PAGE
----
Depression is a serious medical illness that affects not only your enjoyment of life, work, and school but the lives of family and friends around you. In contrast to the normal emotional experiences of sadness, loss, or passing mood states, clinical depression is persistent and can interfere significantly with an individual’s ability to function.

Symptoms of depression include sad mood, loss of interest or pleasure in activities that were once enjoyed, change in appetite or weight, difficulty sleeping or oversleeping, physical slowing or agitation, energy loss, feelings of worthlessness or inappropriate guilt, difficulty thinking or concentrating, and recurrent thoughts of death or suicide.

Many people still believe that the emotional symptoms caused by depression are “not real,” and that a person should be able to shake off the symptoms if only he or she were trying hard enough. Because of these inaccurate beliefs, people with depression either may not recognize that they have a treatable disorder or may be discouraged from seeking or staying on treatment because of feelings of shame and stigma. Too often, untreated or inadequately treated depression leads to suicide.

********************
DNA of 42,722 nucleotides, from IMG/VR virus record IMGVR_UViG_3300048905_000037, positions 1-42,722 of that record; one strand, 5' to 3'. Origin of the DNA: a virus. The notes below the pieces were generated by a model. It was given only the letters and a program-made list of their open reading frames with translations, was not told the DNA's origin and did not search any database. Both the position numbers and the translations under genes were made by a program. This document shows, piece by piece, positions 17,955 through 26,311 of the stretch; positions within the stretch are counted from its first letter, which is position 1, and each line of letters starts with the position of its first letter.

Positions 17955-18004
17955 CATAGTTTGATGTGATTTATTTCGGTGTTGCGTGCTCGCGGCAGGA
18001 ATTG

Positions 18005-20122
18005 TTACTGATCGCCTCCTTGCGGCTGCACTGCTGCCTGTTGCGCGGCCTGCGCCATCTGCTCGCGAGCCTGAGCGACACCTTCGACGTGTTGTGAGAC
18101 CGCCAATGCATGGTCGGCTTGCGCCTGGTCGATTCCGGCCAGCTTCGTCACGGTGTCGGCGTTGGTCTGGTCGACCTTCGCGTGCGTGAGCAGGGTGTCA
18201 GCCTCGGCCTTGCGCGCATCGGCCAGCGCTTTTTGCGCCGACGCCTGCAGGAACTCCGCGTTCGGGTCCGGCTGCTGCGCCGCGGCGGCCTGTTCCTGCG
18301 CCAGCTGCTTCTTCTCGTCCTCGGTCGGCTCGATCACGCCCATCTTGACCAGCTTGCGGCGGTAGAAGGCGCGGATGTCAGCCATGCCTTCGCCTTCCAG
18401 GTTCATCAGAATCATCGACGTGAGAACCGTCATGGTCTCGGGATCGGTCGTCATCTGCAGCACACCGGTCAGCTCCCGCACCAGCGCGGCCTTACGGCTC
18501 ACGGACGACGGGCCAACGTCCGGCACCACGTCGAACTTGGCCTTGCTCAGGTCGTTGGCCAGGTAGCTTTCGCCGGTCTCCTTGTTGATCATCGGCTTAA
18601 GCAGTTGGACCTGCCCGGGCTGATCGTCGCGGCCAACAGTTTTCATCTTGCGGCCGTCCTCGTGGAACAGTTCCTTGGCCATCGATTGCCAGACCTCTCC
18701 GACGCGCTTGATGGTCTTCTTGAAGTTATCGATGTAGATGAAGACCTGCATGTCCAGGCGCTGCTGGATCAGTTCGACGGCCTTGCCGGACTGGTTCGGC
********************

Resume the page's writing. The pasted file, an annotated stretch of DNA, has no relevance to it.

How can therapy help?

My approach can vary and can include various therapeutic approaches to guide you to make yourself feel better.

    • What we do. (Behavioral therapy)
    • How we think about things. (Cognitive therapy)
    • How we relate to others. (Interpersonal therapy)
    • How things are going to be better in the future. (Solution focused therapy)
    • Getting our basic emotional needs met
    • Helping you find solutions to your immediate problems

Other resources on depression

National Institute of Mental Health
Harvard Health
National Suicide Prevention Hotline

Helpful Forms

Click here to view and print forms for your appointment.

Click Here